Photo: Courtesy of Oyster Books.
Last week, iPhone users got their own digital library in the form of Oyster, an e-book platform that gives subscribers access to 100,000 titles for $9.95 a month. (iPad users, yours is on the way this fall.) Selections from major publishers like HarperCollins, Houghton Mifflin Harcourt, Workman, and SmashWords are available, meaning for less than the cost of most paperbacks, the digital literary world just might be your, well, oyster.
Essentially, the library improves on the mobility of Kindle and augments it with the functionality and customization of Netflix and Spotify. You can search for literature by title or genre, and receive edited recommendations for news, films, and other cultural happenings. And, like Spotify, you can follow your friends' reads — but even more importantly, hide your own from prying eyes, thanks to Oyster's privacy mode. (No one has to know you read Sophie Kinsella at work, but while you're at it — Oyster will be happy to recommend you more clandestine shame-reads!)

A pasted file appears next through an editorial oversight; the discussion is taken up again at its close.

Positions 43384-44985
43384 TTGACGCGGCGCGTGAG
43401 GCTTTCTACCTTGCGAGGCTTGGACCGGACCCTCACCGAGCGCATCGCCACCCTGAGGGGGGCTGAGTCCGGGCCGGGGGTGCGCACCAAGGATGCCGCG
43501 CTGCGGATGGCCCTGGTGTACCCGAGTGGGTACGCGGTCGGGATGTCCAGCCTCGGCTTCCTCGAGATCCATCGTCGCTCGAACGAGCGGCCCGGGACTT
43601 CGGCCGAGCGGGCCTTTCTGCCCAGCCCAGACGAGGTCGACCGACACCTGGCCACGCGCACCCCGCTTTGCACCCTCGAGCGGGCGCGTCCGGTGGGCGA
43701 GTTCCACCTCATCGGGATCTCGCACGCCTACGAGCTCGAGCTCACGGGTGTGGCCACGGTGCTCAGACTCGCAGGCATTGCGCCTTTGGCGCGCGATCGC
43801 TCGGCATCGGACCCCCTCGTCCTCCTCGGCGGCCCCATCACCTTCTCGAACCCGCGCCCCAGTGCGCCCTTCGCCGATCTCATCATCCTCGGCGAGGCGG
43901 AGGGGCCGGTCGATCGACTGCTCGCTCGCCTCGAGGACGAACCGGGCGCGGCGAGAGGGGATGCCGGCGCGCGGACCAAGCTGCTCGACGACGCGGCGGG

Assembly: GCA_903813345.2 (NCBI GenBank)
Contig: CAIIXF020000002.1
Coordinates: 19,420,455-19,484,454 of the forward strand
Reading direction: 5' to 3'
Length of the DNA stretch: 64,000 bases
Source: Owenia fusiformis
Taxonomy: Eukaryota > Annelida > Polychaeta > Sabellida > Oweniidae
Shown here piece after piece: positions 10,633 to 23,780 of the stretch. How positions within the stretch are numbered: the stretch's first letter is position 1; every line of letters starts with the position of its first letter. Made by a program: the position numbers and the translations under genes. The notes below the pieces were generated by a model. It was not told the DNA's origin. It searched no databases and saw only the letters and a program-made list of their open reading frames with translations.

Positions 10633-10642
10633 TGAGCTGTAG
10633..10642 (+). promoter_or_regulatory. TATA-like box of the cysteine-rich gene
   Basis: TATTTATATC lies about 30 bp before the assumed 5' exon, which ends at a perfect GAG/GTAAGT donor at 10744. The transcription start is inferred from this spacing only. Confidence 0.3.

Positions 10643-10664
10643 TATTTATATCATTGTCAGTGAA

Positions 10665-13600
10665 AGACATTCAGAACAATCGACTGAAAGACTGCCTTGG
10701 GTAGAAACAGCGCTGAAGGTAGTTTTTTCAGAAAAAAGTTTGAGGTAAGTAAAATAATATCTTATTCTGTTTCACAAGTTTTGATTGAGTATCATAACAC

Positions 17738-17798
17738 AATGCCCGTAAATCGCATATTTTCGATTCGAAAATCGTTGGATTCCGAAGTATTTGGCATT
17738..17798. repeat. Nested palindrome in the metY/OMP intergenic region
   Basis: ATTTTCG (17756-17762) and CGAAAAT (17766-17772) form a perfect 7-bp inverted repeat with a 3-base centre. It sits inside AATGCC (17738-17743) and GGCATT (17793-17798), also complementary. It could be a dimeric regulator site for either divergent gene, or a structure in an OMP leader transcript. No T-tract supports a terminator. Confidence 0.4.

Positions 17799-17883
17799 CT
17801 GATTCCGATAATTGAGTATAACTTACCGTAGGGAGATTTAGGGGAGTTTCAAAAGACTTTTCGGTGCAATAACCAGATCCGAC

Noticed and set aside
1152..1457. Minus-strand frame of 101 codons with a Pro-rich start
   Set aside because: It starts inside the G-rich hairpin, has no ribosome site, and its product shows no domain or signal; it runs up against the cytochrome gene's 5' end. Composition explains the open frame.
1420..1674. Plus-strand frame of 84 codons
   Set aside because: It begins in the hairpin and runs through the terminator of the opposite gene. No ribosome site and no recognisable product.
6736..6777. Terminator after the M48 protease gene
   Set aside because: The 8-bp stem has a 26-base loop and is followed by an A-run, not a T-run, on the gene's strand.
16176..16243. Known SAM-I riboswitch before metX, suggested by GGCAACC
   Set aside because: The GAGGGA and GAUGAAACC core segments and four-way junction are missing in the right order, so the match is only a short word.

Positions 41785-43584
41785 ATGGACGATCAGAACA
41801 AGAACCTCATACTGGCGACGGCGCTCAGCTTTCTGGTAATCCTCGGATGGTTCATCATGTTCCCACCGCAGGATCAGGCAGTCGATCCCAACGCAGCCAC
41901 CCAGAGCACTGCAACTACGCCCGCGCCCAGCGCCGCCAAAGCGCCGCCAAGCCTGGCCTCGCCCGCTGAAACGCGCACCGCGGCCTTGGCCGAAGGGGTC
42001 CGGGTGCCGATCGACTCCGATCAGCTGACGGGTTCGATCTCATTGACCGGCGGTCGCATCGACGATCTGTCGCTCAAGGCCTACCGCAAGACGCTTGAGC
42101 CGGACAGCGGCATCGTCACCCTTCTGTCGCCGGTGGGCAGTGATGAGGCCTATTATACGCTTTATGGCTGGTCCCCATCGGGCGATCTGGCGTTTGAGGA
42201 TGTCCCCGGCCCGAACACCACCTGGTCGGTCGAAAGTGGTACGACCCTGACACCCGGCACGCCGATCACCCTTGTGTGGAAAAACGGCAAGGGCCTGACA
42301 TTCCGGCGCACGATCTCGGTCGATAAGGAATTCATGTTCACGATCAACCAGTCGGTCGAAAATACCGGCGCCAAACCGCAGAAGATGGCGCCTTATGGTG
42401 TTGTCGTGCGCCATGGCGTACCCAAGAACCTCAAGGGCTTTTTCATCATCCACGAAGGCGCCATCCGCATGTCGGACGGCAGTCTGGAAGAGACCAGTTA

The men behind the brand — Eric Stromberg, Andrew Brown and Willem Van Lancker — aren't ready to discuss how publishers and authors benefit financially from the platform, so the pros and cons for literary creators remains a mystery. But, it is great for restless readers — and its efficiency will likely spawn imitators. That said, no algorithm will ever replace the feeling of browsing a musty library aisle on a rainy afternoon and accidentally stumbling upon a book that saves your life. (FORBES)